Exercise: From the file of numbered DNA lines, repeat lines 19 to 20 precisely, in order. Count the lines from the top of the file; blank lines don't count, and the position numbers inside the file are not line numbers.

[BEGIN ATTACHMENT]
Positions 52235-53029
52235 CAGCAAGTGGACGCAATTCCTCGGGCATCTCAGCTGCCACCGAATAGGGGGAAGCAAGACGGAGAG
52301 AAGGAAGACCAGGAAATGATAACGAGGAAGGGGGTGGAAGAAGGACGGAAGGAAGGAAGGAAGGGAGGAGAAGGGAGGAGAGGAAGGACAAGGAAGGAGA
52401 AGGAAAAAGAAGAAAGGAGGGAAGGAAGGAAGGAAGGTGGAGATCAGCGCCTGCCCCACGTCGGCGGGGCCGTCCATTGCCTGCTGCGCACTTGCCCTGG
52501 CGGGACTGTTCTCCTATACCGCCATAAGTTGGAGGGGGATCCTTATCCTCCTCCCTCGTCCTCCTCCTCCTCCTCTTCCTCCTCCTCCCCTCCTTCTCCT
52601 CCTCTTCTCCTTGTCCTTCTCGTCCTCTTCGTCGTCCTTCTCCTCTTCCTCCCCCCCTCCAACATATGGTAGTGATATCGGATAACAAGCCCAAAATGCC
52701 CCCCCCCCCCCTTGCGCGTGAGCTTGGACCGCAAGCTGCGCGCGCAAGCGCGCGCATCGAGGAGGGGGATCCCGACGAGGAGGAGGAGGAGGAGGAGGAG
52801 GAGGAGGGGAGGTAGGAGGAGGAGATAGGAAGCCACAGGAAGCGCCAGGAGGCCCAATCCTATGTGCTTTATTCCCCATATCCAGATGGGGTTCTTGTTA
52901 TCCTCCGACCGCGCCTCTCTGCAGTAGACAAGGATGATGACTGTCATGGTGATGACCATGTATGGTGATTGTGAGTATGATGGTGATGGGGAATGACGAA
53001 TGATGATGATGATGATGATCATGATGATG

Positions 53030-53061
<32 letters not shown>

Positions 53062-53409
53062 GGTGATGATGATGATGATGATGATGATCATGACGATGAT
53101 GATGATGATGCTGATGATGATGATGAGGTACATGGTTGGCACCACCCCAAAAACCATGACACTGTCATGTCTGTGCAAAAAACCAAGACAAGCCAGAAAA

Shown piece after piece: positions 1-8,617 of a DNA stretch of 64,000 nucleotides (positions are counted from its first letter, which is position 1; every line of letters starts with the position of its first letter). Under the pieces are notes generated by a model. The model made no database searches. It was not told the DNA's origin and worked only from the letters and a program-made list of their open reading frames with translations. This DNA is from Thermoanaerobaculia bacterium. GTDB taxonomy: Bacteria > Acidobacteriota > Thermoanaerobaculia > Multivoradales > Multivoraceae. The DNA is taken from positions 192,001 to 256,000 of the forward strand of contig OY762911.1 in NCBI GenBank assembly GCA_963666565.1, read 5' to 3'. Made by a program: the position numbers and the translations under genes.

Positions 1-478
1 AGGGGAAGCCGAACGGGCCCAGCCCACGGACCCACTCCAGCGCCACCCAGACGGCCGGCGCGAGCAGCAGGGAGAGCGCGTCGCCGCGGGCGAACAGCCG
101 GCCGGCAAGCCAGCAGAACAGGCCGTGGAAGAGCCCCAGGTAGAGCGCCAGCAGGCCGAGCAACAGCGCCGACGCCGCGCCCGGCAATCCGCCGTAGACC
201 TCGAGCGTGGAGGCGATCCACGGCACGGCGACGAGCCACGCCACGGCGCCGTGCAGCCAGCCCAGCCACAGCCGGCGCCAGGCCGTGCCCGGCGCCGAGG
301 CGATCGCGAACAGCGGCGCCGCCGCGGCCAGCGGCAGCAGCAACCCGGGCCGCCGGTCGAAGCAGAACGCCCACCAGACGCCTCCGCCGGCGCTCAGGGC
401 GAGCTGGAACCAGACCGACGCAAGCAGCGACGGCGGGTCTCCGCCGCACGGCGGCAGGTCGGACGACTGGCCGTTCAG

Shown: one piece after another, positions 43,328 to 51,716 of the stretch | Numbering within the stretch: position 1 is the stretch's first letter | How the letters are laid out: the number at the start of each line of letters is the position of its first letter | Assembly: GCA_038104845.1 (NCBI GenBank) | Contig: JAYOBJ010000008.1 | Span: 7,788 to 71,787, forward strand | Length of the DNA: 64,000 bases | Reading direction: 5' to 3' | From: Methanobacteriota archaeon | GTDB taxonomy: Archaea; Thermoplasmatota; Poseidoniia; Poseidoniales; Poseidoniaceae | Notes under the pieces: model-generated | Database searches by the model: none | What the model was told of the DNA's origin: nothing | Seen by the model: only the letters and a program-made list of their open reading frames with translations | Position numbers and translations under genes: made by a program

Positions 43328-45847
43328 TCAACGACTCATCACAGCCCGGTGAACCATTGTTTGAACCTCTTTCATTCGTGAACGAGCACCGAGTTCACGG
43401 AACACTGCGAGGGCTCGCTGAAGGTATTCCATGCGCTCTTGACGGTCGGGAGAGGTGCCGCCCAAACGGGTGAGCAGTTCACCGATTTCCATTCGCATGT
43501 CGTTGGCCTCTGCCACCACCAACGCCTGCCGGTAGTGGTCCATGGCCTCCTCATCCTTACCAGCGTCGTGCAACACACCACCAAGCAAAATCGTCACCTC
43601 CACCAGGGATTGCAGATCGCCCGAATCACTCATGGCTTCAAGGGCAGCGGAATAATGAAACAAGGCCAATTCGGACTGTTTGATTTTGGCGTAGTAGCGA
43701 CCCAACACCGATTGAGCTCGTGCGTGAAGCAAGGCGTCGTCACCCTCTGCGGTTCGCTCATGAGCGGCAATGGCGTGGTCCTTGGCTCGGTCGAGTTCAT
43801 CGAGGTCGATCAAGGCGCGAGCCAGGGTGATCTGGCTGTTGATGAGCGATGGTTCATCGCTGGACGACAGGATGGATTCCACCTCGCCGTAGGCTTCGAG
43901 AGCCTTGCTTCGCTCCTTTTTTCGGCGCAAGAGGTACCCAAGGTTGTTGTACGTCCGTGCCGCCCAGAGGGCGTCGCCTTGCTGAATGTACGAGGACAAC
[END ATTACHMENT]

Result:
101 GCCGGCAAGCCAGCAGAACAGGCCGTGGAAGAGCCCCAGGTAGAGCGCCAGCAGGCCGAGCAACAGCGCCGACGCCGCGCCCGGCAATCCGCCGTAGACC
201 TCGAGCGTGGAGGCGATCCACGGCACGGCGACGAGCCACGCCACGGCGCCGTGCAGCCAGCCCAGCCACAGCCGGCGCCAGGCCGTGCCCGGCGCCGAGG